Coming up next & a favourite story
LES: What are your any plans for releasing more material related to Bandersnatch? Anything coming up in the next year or two?
DPG: Bandersnatch is the spark, the starting point for people who are curious to know how connecting with others will energize their work and support their creative vision. There is so much more to say about exactly how to do that: What options are there for different kinds of creative clusters? What makes a group healthy and keeps a group strong? What is the difference between toxic cynicism and life-giving critique? Are there different guidelines for extroverts and introverts? Do these principles really work across multiple art forms and different disciplines?
I’m excited to be working on a number of projects to help unpack all that. A series of films will feature conversations with innovators in various fields who have found the way to make collaboration work. I’ll also be putting more of my lectures on YouTube, and I’m preparing several new eBooks filled with practical help.
I’ll keep posting recommended reading, fun videos, inspirational quotes, and other resources on the Bandersnatch Facebook page, and I’d love for you to join me there.
For the latest on new materials, speaking engagements, workshops, and the rest, sign up for my mailing list at www.Bandersnatchbook.com.
LES: Diana, what was your favorite part of Bandersnatch to write and why? Do you have a parting wish to share with readers that stems out of your favorite part to write?
I absolutely love the story of how the Inklings got started. We tend to think of them all sitting around in Lewis’s rooms at Magdalen, dreaming up great stories and earnestly arguing over big ideas. That was true of the group in its later years, but that’s not how it all began.
Here’s what happened: Lewis and Tolkien enjoyed each other’s company, so they decided to meet every Monday for lunch. Just two people, neither one particularly accomplished, meeting for lunch and conversation. Week after week. As you said: No agenda, no plans, no mission statement, no fanfare.
At one of those meetings, Tolkien asked Lewis if he might like to read a poem that he’d been working on. Lewis took that poem from Tolkien’s hands, read it, loved it, and jotted a quick note responding to it. “I can quite honestly say that it is ages since I have had an evening of such delight,” he said.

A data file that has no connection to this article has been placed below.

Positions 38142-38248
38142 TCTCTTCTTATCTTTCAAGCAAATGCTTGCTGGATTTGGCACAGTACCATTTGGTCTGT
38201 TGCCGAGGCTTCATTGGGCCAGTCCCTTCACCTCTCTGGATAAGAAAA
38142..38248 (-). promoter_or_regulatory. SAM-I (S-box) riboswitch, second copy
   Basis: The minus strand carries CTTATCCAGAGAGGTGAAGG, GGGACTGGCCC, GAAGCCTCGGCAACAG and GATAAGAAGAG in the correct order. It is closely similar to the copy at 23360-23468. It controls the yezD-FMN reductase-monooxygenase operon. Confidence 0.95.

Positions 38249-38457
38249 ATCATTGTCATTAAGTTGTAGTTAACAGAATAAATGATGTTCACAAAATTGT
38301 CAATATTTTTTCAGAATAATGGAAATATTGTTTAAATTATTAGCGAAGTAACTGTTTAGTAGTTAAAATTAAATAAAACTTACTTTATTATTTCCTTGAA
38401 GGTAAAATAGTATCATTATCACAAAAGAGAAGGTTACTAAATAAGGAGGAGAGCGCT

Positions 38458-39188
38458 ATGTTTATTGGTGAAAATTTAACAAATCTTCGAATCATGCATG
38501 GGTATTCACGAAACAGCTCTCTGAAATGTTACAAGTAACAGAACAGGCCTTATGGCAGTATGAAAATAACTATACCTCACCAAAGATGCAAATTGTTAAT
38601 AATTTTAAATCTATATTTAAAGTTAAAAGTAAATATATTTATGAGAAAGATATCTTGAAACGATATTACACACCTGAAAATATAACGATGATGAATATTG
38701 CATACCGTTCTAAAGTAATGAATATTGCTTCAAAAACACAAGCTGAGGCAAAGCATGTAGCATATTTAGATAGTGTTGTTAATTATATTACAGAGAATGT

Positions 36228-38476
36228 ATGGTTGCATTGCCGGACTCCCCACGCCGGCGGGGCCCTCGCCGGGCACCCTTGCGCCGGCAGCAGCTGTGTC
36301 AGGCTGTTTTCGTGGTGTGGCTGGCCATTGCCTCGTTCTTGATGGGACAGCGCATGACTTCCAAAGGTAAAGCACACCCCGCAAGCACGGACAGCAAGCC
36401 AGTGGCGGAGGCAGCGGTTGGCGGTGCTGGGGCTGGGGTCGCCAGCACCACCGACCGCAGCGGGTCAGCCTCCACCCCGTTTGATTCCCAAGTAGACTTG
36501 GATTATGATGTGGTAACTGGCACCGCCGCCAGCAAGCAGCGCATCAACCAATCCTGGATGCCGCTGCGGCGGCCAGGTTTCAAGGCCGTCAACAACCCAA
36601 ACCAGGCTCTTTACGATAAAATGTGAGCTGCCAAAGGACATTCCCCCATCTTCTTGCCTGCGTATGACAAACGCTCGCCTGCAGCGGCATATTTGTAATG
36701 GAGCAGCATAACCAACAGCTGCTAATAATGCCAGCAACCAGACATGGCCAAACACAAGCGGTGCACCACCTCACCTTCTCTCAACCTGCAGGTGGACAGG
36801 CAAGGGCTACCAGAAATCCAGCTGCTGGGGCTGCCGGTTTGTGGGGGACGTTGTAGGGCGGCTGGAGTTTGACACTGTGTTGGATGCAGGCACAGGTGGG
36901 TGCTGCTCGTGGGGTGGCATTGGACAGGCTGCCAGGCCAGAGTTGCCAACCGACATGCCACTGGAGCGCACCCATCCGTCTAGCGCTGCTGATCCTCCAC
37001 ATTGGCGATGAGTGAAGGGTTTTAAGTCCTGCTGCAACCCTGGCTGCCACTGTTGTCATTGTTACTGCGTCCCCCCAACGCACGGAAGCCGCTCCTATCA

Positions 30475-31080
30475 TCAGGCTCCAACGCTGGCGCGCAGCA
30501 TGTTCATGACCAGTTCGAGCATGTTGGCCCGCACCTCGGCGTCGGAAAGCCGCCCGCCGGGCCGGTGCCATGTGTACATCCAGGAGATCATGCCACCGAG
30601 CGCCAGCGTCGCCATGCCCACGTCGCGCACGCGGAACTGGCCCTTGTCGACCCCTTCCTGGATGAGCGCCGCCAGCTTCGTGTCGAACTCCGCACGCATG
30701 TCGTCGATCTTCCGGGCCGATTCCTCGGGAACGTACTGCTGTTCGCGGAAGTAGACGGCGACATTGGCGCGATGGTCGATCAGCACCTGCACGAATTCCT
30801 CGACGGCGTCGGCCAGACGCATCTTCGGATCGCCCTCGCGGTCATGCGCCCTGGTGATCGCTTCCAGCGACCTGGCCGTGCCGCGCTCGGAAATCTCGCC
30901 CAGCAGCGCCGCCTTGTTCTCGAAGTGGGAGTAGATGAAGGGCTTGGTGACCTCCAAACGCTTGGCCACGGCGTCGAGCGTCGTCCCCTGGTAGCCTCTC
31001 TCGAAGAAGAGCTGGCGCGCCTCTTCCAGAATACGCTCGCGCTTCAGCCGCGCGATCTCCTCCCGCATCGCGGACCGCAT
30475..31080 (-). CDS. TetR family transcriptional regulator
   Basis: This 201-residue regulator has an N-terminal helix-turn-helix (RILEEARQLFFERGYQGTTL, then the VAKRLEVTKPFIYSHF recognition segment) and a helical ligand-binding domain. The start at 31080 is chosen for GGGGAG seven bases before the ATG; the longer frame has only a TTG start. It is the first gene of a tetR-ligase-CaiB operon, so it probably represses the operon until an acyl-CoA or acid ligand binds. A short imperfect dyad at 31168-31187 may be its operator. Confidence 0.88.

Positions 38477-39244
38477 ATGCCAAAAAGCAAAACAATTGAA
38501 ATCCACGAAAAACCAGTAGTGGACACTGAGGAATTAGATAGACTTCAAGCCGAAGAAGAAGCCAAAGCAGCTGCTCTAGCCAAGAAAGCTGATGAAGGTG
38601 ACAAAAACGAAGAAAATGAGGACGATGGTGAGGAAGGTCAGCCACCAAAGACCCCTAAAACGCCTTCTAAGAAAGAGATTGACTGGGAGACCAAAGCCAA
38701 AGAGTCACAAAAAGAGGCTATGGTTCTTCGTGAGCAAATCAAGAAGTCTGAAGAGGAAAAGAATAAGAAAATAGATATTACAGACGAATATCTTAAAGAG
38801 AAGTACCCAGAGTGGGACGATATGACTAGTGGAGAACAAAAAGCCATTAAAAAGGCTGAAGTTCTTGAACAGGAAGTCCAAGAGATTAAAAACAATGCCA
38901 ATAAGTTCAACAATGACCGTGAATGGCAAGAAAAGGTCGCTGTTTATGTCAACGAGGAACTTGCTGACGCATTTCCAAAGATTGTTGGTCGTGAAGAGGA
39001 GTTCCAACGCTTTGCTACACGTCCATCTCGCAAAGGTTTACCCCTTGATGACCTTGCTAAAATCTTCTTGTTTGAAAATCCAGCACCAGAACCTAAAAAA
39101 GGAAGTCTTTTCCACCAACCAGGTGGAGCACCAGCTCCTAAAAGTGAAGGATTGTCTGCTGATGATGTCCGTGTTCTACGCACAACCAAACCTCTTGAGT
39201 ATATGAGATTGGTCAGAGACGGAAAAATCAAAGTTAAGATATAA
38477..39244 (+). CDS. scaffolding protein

The next week, they got together for lunch again. This time, Lewis gave Tolkien a poem that he’d been working on. Tolkien took it, loved it, and responded. That’s how the famous and heroic gatherings known as the Inklings got their start: two people, a regularly scheduled appointment for lunch, a brave impulse to share work in progress, and a generous, encouraging response. The Lord of the Rings, The Screwtape Letters, All Hallows’ Eve, That Splendid Century, and dozens of other books were the spectacular result.
I love this story because it shows that at its heart, creative community is simple. It’s entirely doable. Find one person. Share what you are working on. Learn more about the process, and see what unfolds from there. tweet
Diana Pavlac Glyer will be speaking at the Anselm Society at Holy Trinity Church in Colorado Springs, April 9, 2016. For more information about this event –http://www.anselmsociety.org/events/2016/4/9/workshop-keys-to-successful-collaboration. More information about the wonderful Anselm Society can be found on their website —http://www.anselmsociety.org and in this interview with Anselm Society founder – Brian Brown.
You can find a wonderful set of short video’s on Diana Glyer’s YouTube channel related to Bandersnatch. Here is the link to the first one – https://www.youtube.com/watch?v=GycrEUKYhB8 I heartily encourage you to subscribe to her channel and to her blog!
Here is the excellent video of Diana Pavlac Glyer presenting about Intellectual Hospitality at the marvelous C.S. Lewis Foundation‘s flagship event – Oxbridge – https://www.youtube.com/watch?v=r7GTtZEW9Kk. For more information about the C.S. Lewis Foundation – click here. This talk is one of my very favourite plenary presentations. Give this a look!
A superb podcast with Diana Glyer talking about Bandersnatch is found here on William O’Flaherty’s great site – All About Jack. http://allaboutjack.podbean.com/e/bandersnatch-diana-glyer/
One of my very favourite reviews to date of Bandersnatch is by writer Ashlee Cowles – http://www.kirkcenter.org/index.php/bookman/article/creating-in-community/
And here is a very helpful review of Bandersnatch by Dr. Crystal Hurd: http://www.legendariummedia.com/2015/12/08/book-review-bandersnatch-diana-pavlac-glyer/
A crisply written interview giving a good overview and clear understanding of the book is found here – http://amazingstoriesmag.com/2016/02/review-bandersnatch-by-dianne-lynn-glyer/
The images of Dr. Diana Pavlac Glyer illustrating this interview are copyright of Lancia E. Smith. Please inquire with me directly via this site’s contact form regarding their use. Thank you so much!
A special thanks from Diana and me to friends who generously contributed thought, skill and collaborative engagement with this interview:
Andrew Lazo, Crystal Hurd, Doug Jackson, and Rebekah Choat.
And I would like to offer my own thanks to Jeff Goins for his friendship, encouragement, and faithful example for inspiring, engaging, and empowering creatives to find their voice and their tribe. He is an agent, if ever there was one, for creative collaboration!
Many blessings to you, friends!